contaminated groundwater and prevent future contamination.
By 2010 it will have cost WMC around $80 millions to fully rectify these
problems. This is serious money. But it has been a valuable lesson about
the importance of fully understanding all aspects of the processes we use
in our plants. This exercise was about getting the facts right; getting
to the truth; its resolution was about real science and the application
of new technologies and processes.
Today we are much more focussed on the environmental aspects of our business.
Our performance is more than ever the subject of government and public scrutiny.
Our licence to operate is strongly influenced by our ability to demonstrate
our environmental credentials.
We operate three sulphuric acid plants at Roxby, Kalgoorlie and now at
Mount Isa. Our newest acid plant at Mount Isa takes 500,000 tonnes per annum
of sulphur dioxide gas from the MIM smelter stack and produces sulphuric
acid, which we use to make diammonium phosphate fertiliser at Phosphate
Hill. At full production this will give a total of 837,000 tonnes per annum
of sulphur dioxide converted to sulphuric acid at our three plants (Mount
Isa, Olympic Dam Operation and Kalgoorlie Nickel Smelter).
I give this example of the effective use of science and technology to
meet business needs and to provide us with environmental solutions. WMC's
businesses all have strong foundations in good science in many disciplines.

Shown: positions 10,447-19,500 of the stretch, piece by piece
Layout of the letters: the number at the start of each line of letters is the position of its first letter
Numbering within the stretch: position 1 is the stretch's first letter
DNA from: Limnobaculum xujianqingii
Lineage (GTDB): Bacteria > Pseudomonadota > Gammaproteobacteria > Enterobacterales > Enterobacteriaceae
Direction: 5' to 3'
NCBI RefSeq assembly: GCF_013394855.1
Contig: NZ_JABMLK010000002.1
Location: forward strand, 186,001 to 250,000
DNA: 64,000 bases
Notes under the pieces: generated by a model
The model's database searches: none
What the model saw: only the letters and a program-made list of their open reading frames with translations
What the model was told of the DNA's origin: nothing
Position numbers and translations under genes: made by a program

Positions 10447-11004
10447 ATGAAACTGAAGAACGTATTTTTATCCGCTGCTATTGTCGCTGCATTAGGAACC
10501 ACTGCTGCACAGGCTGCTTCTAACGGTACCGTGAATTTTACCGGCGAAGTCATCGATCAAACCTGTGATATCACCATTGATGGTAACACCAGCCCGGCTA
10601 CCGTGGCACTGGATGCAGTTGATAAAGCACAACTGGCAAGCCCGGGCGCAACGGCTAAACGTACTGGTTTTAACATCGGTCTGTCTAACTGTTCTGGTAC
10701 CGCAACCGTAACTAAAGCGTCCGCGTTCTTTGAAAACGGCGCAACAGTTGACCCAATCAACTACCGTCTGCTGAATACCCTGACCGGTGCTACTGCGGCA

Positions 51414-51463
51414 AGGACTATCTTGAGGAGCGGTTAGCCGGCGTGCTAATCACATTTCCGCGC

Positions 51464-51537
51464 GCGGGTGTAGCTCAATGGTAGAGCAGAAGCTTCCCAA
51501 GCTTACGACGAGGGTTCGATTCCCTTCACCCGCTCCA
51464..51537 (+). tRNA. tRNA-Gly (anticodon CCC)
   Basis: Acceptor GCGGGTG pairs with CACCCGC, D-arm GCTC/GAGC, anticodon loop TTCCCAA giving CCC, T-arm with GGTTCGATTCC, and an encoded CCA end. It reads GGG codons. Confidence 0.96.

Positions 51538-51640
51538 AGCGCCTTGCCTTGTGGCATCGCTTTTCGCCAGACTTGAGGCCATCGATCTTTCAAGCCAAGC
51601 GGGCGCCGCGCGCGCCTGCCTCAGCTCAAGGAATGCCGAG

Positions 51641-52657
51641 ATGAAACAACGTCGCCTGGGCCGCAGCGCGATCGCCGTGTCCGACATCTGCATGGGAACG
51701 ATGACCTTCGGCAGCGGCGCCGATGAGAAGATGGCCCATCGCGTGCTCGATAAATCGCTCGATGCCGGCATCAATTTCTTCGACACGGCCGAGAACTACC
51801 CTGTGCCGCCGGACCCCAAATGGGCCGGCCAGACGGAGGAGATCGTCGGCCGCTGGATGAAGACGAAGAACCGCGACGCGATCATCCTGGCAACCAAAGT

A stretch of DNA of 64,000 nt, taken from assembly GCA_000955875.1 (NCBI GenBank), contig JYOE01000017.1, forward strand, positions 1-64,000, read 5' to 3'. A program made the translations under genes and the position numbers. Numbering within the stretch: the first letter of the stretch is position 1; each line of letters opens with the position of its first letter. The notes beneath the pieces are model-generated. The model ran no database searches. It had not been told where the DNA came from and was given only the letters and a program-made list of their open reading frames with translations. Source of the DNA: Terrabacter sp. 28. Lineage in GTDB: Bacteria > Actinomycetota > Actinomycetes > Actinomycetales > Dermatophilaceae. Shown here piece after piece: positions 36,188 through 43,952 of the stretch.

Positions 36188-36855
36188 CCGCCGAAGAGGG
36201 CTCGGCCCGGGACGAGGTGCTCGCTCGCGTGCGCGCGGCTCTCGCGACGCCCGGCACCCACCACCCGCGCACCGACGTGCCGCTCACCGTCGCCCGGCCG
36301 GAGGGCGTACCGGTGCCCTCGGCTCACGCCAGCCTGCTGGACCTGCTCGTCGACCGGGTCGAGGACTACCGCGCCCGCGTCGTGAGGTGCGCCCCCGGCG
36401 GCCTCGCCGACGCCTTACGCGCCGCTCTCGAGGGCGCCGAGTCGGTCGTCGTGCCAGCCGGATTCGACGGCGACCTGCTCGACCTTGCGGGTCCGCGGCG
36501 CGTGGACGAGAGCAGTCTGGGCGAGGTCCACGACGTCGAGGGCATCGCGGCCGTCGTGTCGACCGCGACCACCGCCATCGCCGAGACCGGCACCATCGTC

This brings me to the purpose of the Lavoisier Group---to explore the
scientific basis behind climate change and to ensure that there is a full,
open and transparent debate about the scientific uncertainty. This is an
objective that as a company we would ascribe to and applaud.
The Intergovernmental Panel on Climate Change (IPCC) is due to release
its third Assessment Report on the science of climate change in 2001---the
draft of "Climate Change: The Scientific Basis" has just been
released for expert review. In its Summary for Policymakers, the IPCC Working
Group notes that:
- global average surface temperatures increased since the late 19th Century---the
rate and duration of warming of the 20th Century appears to have been the
largest during the past 1000 years.
- data for trends of the temperature of the lowest few kilometers of
the atmosphere from the satellite record are now more consistent with those
from the surface record (although there is still an unexplained difference
of 0.05 to 0.1 degree C per decade that could be due to observational differences
or real differences between surface and upper air trends.
- the trend is that of a warming world and it is concluded that there
has been a discernable human influence on the global climate.
On the other hand, you will hear tomorrow from our speakers who have
a different perspective on the science of greenhouse. There is open and
prestigious challenge to the accepted scientific opinion with contrary evidence,
- Professor Lindzen's critique of the CSIRO submission to the Senate
Committee, which you all received tonight, which I believe gives those
who claim that the science debate is now closed, a very real problem, and
I wish to draw it to your attention. This sentence occurs in Professor
Lindzen's discussion of the satellite temperature data; data which has
been subjected to much criticism and analysis; and it reads
"Without the atmospheric warming, there can be no greenhouse warming
of the surface."
- The satellite data has now been recognised by the American National
Research Council, and that data continues to show cooling (albeit insignificant)
from 1979 to the present. That sentence indicates to me, as a layman, that
the debate is far from over; that in fact it has only just really begun.
Differences of expert scientific opinion is not new to science nor is
it heresy to challenge accepted science. It is an important part of the